High school had always been a struggle for Kara Hogenson.
She couldn’t understand why her teachers got on her case at Lindsay Thurber Comprehensive High School when she wasn’t in class. She said she got into a rut and so in Grade 11, with a job at a grocery store, she decided she’d had enough and she dropped out of school.
In Alberta in 2009, only 71.5 per cent of students complete their high school diploma three years after starting Grade 10. The completion rate goes to 79 per cent five years after starting Grade 10.
Hogenson’s mother Theresa said if her daughter wasn’t in school she would have to work full time, which is exactly what she did, first working in the produce department for six months and later stocking shelves. Theresa said one of the things her daughter had to do was sort rotten fruit.
Hogenson said it was an eye opener.
“One day I came home from work and I said, ‘Mom, I’m going back to school,’ ” Hogenson said. “I got a taste of reality and was like, ‘What am I doing? I don’t want to work like this. I want to get an education.’ ”
Hogenson’s older brother Adam encouraged her. He was just a few credits short of graduating himself when he started working in the oilfield but he had always wanted to finish his diploma.
“He is like my best friend. He pushes me,” Hogenson said. “We both push each other because we want each other to succeed.”
Hogenson’s mom Theresa left school in Grade 10 and she wanted something better for her daughter.
“I couldn’t force her to go back. She had to go back for her own reasons,” Theresa said. “For her to go back was a huge step for her to do because she had been out of it for a year, but as a parent it was a proud moment.”
Hogenson picked the right moment. In September, both Red Deer public high schools started programs to help students complete their degrees. At Hunting Hills, the program is called Hunting Education Learning Place and at Lindsay Thurber, it is called the Finish Line.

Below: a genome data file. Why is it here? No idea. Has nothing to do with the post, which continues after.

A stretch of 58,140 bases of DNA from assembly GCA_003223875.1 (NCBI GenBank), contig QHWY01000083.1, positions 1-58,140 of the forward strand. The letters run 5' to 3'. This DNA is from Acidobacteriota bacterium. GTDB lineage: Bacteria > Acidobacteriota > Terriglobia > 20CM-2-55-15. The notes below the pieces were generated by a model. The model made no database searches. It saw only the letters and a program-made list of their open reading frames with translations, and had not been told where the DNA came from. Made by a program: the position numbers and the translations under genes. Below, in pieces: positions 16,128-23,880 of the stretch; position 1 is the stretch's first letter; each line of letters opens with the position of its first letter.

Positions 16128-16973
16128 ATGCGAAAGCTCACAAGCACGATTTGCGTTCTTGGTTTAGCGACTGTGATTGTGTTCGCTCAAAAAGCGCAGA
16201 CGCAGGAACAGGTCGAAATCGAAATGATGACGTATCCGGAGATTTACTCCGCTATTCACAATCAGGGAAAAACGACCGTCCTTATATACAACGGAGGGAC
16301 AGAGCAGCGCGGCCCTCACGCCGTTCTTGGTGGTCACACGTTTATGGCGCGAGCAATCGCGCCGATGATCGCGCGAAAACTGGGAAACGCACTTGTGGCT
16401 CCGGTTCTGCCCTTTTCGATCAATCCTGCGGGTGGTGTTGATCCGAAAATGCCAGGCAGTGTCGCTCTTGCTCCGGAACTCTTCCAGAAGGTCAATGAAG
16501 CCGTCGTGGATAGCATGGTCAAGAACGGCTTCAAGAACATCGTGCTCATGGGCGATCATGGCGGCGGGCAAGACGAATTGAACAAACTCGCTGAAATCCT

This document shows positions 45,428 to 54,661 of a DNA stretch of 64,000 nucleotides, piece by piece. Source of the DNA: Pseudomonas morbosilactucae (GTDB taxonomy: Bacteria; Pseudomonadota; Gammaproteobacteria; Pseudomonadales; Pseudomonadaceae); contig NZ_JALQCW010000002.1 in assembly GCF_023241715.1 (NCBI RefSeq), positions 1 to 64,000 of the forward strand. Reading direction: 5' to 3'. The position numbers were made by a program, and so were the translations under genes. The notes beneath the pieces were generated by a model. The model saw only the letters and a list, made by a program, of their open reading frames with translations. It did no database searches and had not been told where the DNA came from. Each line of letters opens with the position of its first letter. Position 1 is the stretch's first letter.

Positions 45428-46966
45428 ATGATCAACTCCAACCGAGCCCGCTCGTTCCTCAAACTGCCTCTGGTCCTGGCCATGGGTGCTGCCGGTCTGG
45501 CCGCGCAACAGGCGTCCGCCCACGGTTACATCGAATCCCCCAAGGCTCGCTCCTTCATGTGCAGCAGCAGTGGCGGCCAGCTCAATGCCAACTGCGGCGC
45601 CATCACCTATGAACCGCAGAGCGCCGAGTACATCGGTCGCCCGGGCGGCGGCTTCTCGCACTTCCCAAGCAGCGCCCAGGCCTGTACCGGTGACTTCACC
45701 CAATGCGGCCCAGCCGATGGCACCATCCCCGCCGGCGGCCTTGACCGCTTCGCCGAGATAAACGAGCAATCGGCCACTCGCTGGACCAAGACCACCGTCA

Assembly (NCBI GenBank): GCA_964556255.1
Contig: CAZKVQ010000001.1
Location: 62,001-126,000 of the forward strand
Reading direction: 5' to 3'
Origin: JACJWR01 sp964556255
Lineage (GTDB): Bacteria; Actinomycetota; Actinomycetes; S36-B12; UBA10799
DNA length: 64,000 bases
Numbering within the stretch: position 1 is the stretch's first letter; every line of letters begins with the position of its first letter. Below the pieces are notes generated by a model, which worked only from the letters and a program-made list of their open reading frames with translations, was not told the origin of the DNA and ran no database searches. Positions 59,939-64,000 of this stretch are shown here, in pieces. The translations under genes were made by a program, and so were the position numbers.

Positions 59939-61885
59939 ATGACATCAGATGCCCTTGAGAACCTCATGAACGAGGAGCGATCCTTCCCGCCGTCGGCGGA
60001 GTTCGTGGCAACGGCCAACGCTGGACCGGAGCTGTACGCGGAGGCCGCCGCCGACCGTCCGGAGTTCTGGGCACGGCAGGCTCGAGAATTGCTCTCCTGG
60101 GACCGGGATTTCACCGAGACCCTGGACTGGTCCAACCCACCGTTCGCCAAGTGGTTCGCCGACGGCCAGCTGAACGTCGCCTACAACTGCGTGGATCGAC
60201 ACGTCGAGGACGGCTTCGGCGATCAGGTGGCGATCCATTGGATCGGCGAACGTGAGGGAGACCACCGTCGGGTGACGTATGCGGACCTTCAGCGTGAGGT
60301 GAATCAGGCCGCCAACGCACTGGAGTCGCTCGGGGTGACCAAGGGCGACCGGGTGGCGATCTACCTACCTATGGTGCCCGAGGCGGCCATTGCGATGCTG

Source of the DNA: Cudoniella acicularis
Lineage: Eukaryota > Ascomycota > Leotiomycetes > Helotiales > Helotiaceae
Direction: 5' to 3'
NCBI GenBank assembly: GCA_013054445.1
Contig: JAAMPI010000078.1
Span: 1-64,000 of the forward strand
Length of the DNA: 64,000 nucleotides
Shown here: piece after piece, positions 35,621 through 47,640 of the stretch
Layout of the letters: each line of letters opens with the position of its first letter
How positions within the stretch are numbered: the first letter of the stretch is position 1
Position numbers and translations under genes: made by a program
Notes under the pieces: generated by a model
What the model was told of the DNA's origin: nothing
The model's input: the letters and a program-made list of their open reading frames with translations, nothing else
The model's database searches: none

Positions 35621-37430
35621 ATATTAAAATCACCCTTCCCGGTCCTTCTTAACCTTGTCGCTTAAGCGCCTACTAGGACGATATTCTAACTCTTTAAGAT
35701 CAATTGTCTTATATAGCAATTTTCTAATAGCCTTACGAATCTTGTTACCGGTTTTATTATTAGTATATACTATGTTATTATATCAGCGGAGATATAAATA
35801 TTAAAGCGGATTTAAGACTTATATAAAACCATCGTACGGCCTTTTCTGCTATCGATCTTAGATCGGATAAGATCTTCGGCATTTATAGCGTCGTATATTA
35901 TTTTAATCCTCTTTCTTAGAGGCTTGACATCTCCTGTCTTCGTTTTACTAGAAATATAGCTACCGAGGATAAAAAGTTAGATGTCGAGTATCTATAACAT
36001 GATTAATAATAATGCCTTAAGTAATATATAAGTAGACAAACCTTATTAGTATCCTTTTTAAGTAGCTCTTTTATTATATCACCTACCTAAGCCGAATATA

In Hogenson’s case, it allows her to do her courses online at home, with support from teachers at Lindsay Thurber. Other students can choose to do the work at the high school.
Sharon Schultz, co-ordinator of the Finish Line program, said there are more than 20 students involved at Lindsay Thurber this year.
She was given a list of students to work with at the beginning of the year.
“I guess the best way I can explain it is that you have to be one heck of a detective because it’s not only figuring out what they may have missed, but what is holding them back from that diploma,” Schultz said.
She said she will look at all of the students’ records and their credits to figure out what they need to graduate. She said some students are easy to contact because they haven’t moved, but others have moved out on their own and she’ll have harder time tracking them down. Sometimes she has even managed to find students at their work places.
“So it’s been done with a very positive outlook and the students are given the opportunity to say yes or no of course,” Schultz said. She said it has been a “dream job” helping students complete their diplomas.
Hogenson first managed to get her graduation certificate and she is now working towards her high school diploma. She would like to become a paramedic.
Schultz said the program is the finish line for high school but really is the starting line for something else for the students.
Similar programs are being offered through the Alternative Schools Program at Red Deer Public School District after the school district received around $50,000 in funding from Alberta Education.
Red Deer Public deputy superintendent Stu Henry said it has been a matter of setting up a structure to catch students still in the school who are close to graduating, students who are only four classes short and then finally the more challenging students who may be older and are really reluctant because they feel like school has wronged them.
“From a personal level as a teacher, as an administrator, as a deputy superintendent, I don’t give up on kids. So it’s wonderful for me to see my district act in the same way,” Henry said. “We do not give up on them. We push them when they need to be pushed and we beg them to come back when they don’t want to. The message these kids are getting is that we care and we’ll work together.”